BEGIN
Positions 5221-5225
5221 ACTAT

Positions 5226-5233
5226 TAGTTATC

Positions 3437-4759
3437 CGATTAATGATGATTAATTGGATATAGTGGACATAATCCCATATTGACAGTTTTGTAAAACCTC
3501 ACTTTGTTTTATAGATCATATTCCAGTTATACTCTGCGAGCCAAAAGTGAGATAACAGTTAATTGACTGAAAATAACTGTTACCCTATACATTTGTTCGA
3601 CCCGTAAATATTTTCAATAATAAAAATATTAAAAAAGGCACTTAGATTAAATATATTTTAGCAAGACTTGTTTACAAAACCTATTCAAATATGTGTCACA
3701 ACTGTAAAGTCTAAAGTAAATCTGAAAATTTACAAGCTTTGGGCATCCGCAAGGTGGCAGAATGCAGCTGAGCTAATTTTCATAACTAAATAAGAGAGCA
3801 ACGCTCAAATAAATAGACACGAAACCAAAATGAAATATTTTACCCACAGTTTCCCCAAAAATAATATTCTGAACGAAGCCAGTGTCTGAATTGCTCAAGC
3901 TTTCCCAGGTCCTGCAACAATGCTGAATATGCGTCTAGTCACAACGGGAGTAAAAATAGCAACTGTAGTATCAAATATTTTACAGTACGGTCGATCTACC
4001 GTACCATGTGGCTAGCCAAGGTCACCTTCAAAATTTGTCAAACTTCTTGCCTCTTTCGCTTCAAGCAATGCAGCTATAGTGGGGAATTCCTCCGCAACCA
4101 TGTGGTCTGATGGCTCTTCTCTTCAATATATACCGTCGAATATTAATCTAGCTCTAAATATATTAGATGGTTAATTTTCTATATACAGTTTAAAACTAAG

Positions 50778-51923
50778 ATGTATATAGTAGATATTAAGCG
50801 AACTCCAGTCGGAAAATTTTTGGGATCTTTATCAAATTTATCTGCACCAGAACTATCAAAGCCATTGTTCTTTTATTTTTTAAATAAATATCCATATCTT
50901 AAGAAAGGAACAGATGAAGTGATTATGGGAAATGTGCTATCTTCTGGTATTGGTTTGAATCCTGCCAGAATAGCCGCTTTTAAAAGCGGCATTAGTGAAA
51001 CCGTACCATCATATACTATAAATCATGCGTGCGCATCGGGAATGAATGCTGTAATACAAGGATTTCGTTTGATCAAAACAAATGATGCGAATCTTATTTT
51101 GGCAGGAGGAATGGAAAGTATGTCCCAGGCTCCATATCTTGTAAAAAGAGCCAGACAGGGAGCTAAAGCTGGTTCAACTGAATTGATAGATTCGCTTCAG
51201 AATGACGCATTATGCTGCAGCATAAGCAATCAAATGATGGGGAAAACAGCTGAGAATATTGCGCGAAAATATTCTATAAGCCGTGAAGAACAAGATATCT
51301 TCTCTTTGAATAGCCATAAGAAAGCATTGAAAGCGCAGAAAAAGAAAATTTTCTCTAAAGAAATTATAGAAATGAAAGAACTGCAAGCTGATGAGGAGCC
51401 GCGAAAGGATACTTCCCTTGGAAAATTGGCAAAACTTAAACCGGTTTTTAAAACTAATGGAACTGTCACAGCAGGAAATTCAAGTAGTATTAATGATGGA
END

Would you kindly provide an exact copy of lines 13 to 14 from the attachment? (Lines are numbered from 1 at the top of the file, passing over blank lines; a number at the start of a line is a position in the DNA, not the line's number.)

4101 TGTGGTCTGATGGCTCTTCTCTTCAATATATACCGTCGAATATTAATCTAGCTCTAAATATATTAGATGGTTAATTTTCTATATACAGTTTAAAACTAAG

Positions 50778-51923